As the title to this post promises, I have big news. I will be riding the Baja Divide and then some this winter! I have been daydreaming about doing the Baja Divide ride basically as soon as i saw the blog that Nicholas Carman and Lael Wilcox started about it earlier this summer. As i kept dreaming, i thought to myself, fuck it! why not actually do it? i can get the time off from the shop for sure, and when else could i have such an adventure? Akratic is not yet running under its own steam/consuming my entire being, and it has been a long while since i had a real adventure. Then, I brought it up to my wonderful partner Emmeline. I did so with some trepidation: i anticipated worry and fear over such a long trip. But no! She was excited and wanted in. So we are going down to do the Cape Loop of the route with just the two of us from December 15 through January 4. Lots of riding interspersed with camping on beaches and surfing and eating fish tacos. Once Emmeline flies back to NYC for her spring semester on January 4, I will take a bus up to the top of the peninsula and join up with the group ride doing the route down the peninsula. I couldn't be more excited! Before then, I have to build a sweet bike packing hardtail for Emmeline. I already have sketches worked up and am working on putting the build kit together. The next two months will be busy for sure!

Back to the blog! Some new projects.

Hello again, internet. while there has been a bit of a gap in my blog updates, I have remained quite busy. After wrapping up Emily's bike project, I took on a fork build for my friend Sam, who rides a Surly Instigator. He is looking to commute on the bike this winter and didn't want to have to keep servicing his fancy Fox fork, so he asked me to build him something that more or less maintains the geometry of the bike but has loads of braze ons for the Salsa Anything cages, front racks/baskets, and internal routing for dynamo wiring. Right up my alley!

Here it is, installed and ready to shred. I have a complete gallery in my Projects section, here. It was a fun project and a chance for me to further refine my unicrown fork technique. For this style of fork, I draw my inspiration mostly from Tom Ritchey, who has made some of the most rugged and beautiful unicrown forks out there. I still look forward to doing one in the style of Steve Potts, where the top of the fork is brazed or welded together and then the blades of the fork are silver brazed into them, much as a lug would be assembled. Once I do that, my repertoire of forks will be complete: a segmented fork, a couple of lugged forks, a couple of unicrown forks, and a bilaminate unicrown!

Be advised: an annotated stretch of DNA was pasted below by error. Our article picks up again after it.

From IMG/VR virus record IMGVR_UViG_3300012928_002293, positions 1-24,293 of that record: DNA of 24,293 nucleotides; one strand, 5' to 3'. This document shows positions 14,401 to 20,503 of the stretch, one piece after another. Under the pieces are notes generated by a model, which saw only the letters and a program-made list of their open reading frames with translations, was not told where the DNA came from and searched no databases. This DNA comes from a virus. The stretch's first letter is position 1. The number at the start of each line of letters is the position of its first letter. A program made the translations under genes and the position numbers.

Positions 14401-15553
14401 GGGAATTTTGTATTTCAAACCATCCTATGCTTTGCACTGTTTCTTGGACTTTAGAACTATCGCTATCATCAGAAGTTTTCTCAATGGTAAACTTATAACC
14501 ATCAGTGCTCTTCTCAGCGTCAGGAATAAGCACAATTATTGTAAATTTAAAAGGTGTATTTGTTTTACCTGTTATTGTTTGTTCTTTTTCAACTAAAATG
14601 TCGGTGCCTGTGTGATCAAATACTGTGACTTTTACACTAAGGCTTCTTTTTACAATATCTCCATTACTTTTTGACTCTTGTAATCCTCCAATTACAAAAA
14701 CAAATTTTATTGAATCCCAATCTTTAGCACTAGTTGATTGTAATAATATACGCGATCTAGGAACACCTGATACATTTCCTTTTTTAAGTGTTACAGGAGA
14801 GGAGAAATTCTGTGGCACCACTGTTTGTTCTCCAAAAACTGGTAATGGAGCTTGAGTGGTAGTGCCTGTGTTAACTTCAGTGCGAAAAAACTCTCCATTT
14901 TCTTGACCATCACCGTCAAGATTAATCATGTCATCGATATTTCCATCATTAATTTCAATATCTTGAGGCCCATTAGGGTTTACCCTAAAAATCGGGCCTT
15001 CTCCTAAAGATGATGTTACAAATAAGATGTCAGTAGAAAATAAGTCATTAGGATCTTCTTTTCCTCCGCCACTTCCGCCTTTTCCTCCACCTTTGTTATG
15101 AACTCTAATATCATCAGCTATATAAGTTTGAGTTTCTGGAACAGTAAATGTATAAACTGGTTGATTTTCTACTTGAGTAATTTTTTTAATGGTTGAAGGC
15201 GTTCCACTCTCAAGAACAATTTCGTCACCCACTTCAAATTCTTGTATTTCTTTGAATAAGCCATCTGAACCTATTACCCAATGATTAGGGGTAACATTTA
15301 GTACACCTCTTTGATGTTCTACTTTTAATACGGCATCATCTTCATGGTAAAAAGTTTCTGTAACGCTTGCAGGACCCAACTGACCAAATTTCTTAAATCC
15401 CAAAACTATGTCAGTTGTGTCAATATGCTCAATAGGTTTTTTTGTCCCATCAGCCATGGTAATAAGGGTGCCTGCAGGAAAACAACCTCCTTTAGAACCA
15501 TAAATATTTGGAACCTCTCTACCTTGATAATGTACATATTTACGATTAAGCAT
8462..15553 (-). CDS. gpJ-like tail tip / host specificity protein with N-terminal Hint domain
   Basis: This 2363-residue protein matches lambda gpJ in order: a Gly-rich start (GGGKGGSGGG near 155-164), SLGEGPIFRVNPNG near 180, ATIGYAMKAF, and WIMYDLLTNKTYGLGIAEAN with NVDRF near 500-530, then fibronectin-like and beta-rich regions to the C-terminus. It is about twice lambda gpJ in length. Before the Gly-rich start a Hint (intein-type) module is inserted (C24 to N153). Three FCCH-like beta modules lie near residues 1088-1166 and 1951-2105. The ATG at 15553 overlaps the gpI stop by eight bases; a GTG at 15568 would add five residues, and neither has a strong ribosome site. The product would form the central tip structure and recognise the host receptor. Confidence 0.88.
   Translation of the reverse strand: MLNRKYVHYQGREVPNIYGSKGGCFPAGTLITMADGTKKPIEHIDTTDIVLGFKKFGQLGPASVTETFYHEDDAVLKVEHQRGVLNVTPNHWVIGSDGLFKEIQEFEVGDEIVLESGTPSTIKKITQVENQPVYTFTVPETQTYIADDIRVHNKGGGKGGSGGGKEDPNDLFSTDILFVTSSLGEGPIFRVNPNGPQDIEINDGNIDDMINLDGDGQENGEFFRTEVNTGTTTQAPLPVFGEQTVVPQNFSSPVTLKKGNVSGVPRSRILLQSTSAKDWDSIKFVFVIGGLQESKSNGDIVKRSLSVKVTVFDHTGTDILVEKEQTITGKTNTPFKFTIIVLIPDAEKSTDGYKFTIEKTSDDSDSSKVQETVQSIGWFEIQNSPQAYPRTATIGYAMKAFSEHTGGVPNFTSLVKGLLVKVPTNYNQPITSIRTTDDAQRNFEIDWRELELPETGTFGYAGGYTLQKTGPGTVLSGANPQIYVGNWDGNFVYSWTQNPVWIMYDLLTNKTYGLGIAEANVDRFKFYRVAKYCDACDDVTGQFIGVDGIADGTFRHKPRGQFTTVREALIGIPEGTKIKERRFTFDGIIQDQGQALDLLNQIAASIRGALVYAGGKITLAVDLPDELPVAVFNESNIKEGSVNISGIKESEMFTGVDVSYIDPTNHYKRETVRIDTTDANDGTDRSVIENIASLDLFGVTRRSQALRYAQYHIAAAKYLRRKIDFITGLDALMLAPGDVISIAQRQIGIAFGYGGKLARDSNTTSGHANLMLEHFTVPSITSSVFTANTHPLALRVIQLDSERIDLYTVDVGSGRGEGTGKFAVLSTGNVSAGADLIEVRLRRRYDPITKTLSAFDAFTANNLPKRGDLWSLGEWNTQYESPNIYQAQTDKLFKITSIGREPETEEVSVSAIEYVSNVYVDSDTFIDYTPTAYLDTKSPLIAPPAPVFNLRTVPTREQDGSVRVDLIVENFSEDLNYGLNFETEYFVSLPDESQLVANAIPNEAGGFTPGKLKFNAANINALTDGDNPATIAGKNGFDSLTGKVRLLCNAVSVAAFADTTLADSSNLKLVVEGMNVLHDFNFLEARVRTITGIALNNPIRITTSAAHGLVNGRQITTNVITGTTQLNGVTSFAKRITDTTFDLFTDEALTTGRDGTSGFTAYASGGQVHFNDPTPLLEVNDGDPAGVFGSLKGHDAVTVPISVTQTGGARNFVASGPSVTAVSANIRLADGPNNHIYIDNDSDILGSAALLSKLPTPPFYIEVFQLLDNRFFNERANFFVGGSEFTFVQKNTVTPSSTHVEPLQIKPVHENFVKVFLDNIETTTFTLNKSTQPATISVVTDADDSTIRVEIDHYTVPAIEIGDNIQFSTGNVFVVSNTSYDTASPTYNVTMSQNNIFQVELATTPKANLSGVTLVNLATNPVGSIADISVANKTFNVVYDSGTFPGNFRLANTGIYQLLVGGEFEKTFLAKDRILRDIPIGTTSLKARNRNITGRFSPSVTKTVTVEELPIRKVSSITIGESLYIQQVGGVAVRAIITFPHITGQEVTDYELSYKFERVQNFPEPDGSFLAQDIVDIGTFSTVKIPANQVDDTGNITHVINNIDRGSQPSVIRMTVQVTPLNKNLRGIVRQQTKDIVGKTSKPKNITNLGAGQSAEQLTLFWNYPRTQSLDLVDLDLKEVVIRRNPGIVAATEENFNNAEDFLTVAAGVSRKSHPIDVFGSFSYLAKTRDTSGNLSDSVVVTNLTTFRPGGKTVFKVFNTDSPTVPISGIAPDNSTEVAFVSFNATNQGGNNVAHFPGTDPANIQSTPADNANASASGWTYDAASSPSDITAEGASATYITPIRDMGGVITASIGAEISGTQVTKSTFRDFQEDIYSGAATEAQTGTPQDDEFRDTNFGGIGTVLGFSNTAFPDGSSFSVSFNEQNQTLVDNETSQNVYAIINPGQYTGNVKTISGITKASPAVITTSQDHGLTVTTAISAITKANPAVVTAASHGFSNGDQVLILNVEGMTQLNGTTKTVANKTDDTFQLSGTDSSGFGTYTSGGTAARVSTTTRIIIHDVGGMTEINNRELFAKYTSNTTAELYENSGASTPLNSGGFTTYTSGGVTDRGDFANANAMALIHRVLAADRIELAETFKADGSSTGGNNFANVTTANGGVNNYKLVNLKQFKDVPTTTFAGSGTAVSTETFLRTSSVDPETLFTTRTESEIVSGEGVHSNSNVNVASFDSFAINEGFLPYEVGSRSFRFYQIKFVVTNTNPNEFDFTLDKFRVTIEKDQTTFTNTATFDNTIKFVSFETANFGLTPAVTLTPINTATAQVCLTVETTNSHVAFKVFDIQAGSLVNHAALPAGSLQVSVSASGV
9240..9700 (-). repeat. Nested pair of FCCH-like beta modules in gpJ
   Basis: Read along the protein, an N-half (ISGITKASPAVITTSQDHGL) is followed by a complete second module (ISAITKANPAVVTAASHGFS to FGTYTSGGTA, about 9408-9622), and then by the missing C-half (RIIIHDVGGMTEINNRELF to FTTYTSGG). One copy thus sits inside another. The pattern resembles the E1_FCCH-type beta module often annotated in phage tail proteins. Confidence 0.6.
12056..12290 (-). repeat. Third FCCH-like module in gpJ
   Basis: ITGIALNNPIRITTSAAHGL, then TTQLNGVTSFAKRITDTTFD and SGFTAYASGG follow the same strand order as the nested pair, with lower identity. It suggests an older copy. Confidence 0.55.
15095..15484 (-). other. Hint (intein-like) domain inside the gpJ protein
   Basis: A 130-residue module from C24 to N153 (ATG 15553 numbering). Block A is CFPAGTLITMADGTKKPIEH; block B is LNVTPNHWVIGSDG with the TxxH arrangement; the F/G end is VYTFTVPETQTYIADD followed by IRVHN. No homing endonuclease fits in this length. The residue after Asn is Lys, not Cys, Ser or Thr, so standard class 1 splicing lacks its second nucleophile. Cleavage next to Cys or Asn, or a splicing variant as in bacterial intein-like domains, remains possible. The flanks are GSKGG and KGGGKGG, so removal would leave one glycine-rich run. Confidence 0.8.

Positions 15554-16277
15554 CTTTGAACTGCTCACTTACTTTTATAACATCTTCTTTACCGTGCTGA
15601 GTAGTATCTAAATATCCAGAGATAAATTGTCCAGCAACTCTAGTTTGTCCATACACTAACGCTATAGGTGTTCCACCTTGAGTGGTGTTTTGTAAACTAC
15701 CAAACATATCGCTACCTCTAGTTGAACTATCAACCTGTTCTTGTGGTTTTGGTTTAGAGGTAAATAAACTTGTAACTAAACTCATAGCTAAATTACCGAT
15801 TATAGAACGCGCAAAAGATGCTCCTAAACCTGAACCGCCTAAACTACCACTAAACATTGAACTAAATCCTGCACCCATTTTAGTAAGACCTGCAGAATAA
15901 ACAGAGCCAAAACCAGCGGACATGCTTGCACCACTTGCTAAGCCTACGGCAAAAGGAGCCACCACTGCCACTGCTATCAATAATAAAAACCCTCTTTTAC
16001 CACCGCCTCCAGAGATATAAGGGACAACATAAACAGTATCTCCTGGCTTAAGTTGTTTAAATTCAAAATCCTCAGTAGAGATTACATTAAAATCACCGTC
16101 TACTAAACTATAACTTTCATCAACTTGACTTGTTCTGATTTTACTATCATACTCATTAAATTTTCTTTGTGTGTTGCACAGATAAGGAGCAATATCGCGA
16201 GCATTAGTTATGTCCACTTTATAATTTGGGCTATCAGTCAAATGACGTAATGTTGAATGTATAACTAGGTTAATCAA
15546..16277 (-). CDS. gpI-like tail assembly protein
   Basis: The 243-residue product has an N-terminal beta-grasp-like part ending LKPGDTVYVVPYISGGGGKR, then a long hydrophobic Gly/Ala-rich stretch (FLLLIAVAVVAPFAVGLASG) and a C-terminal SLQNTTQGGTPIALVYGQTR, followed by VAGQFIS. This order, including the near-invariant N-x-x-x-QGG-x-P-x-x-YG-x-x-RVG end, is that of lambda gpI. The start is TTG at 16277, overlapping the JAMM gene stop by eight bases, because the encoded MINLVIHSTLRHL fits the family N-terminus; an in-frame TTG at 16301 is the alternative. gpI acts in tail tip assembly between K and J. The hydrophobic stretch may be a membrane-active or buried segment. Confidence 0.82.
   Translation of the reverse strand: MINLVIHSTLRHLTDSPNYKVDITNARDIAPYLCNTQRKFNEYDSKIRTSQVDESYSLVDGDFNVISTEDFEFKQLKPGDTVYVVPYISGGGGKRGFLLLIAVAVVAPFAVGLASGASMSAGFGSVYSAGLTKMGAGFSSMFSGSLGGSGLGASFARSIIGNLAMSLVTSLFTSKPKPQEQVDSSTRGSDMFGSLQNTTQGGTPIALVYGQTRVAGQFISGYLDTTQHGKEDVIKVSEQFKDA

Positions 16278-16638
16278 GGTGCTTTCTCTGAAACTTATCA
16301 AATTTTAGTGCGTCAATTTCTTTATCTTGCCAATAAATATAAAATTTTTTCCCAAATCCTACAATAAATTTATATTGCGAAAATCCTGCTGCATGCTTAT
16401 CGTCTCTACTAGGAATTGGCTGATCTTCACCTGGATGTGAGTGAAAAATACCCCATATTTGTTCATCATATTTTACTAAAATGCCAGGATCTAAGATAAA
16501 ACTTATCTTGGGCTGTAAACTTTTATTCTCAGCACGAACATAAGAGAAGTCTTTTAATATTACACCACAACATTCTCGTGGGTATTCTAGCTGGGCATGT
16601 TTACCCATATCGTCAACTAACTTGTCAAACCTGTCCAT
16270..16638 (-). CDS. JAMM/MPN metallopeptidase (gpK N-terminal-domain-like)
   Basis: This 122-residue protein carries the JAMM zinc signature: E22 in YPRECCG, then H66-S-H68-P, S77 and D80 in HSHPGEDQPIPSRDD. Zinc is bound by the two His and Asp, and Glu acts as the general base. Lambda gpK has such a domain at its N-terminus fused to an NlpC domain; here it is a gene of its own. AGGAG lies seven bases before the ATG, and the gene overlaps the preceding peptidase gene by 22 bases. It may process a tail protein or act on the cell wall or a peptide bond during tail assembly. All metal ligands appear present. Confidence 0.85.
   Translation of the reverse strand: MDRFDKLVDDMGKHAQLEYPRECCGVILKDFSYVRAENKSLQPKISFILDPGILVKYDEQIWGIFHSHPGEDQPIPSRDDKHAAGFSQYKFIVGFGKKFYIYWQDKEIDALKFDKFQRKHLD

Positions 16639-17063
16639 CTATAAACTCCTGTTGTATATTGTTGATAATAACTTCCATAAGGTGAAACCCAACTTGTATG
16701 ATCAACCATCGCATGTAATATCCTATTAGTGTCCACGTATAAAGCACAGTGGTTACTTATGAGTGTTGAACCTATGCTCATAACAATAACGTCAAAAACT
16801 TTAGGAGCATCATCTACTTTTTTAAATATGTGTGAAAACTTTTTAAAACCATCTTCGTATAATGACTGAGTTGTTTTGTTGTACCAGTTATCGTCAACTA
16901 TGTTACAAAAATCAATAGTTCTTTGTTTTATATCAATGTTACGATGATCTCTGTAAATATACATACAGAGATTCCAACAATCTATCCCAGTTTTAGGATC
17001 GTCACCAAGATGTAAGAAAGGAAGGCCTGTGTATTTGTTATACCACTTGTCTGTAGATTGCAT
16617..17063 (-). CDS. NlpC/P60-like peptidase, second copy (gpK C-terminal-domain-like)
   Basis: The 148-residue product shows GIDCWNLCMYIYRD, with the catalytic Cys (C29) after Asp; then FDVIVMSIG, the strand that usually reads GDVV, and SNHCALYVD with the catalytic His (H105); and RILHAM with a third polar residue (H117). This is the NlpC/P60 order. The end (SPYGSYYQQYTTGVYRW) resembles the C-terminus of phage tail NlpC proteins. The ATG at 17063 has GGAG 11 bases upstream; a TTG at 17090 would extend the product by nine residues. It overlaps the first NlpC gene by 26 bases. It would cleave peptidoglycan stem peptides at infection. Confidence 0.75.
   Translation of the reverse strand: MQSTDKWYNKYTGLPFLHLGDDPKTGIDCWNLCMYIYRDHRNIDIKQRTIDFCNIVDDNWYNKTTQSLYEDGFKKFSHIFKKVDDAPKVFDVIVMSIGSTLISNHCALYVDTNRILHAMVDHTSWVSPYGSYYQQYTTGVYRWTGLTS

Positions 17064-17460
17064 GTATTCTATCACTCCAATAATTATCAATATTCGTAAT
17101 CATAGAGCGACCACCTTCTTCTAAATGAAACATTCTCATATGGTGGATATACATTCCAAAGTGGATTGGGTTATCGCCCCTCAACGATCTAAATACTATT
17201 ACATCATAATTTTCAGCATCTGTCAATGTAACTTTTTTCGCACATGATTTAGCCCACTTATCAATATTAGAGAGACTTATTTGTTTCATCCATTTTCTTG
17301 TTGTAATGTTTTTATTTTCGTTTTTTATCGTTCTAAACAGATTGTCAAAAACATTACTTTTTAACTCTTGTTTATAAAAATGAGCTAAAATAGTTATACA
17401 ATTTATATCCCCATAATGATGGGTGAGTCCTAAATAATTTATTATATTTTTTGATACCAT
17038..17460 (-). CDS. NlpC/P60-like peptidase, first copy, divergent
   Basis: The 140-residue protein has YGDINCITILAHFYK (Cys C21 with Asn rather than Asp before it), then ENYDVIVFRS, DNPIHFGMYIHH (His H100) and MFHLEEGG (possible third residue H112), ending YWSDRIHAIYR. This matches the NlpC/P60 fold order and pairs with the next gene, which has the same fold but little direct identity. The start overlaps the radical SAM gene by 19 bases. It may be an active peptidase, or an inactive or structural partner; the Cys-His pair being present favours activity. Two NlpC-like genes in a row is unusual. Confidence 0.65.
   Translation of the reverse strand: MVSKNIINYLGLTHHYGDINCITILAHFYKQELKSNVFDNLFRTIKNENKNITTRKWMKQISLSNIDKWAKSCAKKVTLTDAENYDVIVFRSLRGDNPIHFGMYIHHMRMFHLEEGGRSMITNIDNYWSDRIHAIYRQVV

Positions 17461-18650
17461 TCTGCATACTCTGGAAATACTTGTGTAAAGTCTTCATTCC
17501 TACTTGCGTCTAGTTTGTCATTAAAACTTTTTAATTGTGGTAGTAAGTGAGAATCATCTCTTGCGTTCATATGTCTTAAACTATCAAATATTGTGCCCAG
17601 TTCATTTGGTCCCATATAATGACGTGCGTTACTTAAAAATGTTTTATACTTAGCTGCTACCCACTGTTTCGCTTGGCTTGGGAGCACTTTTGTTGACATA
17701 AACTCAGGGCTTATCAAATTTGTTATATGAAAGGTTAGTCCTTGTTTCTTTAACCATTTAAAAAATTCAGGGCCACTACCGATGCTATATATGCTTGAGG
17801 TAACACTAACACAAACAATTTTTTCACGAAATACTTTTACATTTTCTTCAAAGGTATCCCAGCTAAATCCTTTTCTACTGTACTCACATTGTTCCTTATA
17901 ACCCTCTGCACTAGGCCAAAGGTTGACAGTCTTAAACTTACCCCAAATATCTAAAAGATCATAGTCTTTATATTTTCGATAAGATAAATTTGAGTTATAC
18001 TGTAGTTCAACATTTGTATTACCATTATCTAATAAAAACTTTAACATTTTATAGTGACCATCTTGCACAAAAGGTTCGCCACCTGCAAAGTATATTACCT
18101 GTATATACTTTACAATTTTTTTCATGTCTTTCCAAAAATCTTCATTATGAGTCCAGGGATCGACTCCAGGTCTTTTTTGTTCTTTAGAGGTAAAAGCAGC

In the new project department, I have taken on another frameset build for my co-worker and friend Karen. It is going to be a mixte, partially lugged, partially fillet brazed, with a rear rack to match and some pretty crafty u-lock integration. Disc brake, 1xn drivetrain, q/r wheels, dynamo wiring guides, tire clearance for up to 650b x 42. Here is my 1:4 sketch of the frame:

Here you can see two possible frame configurations, overlaid. the green is one option: a super traditional mixte design where the diagastruts go from the head tube lug down to the rear dropout intersection. In this case, I would braze the non-drive side diagastrut to a quarter-circular brace that supports the disc brake caliper brazed onto the seat stay. I got the idea from the great and tragically late Ezra Caldwell, who has been a constant source of inspiration for me over the years.

  The blue line represents the design that we ended up going with, a modified mixte configuration where the diagastruts will be bent to curve up and meet the seat stays on their way from the rear dropouts to the seat tube. This will allow me to use a seat stay mounted brake tab, and will provide some u-lock mounting real estate. I will make the rear rack to continue the line of the diagastruts up to the luggage platform. I got this idea from Signal Cycles' award winning mite from a couple of years back. I worked with Matt Cardinal of Signal at Bike Gallery in Portland for a while, and his work with Nate at Signal has been a permanent presence in my understanding of how custom bikes should be laid out and manufactured. 

Lots more on the mixte as it comes together! With some luck, I will be making the first couple of cuts and miters later on this week. Thanks folks!

Emily's bike completion!

Some of you who browse my  Flickr will have already noticed this, but i finally got Emily's bike all built up. She transplanted her SRAM Force 22 group from her cross bike, and built up a set of White Industries/DT Swiss wheels with TRP's Spyre brakes. A very nice set of parts, and aesthetically very complementary. I am quite pleased with how it came out- the paint looks great, everything installed and set up without any problems. 

Duke approves!

Duke approves!

Man, i love how small those 35mm cross tires look, even mounted to a wide-ish touring rim.

The sparkliness really comes out under direct sunlight.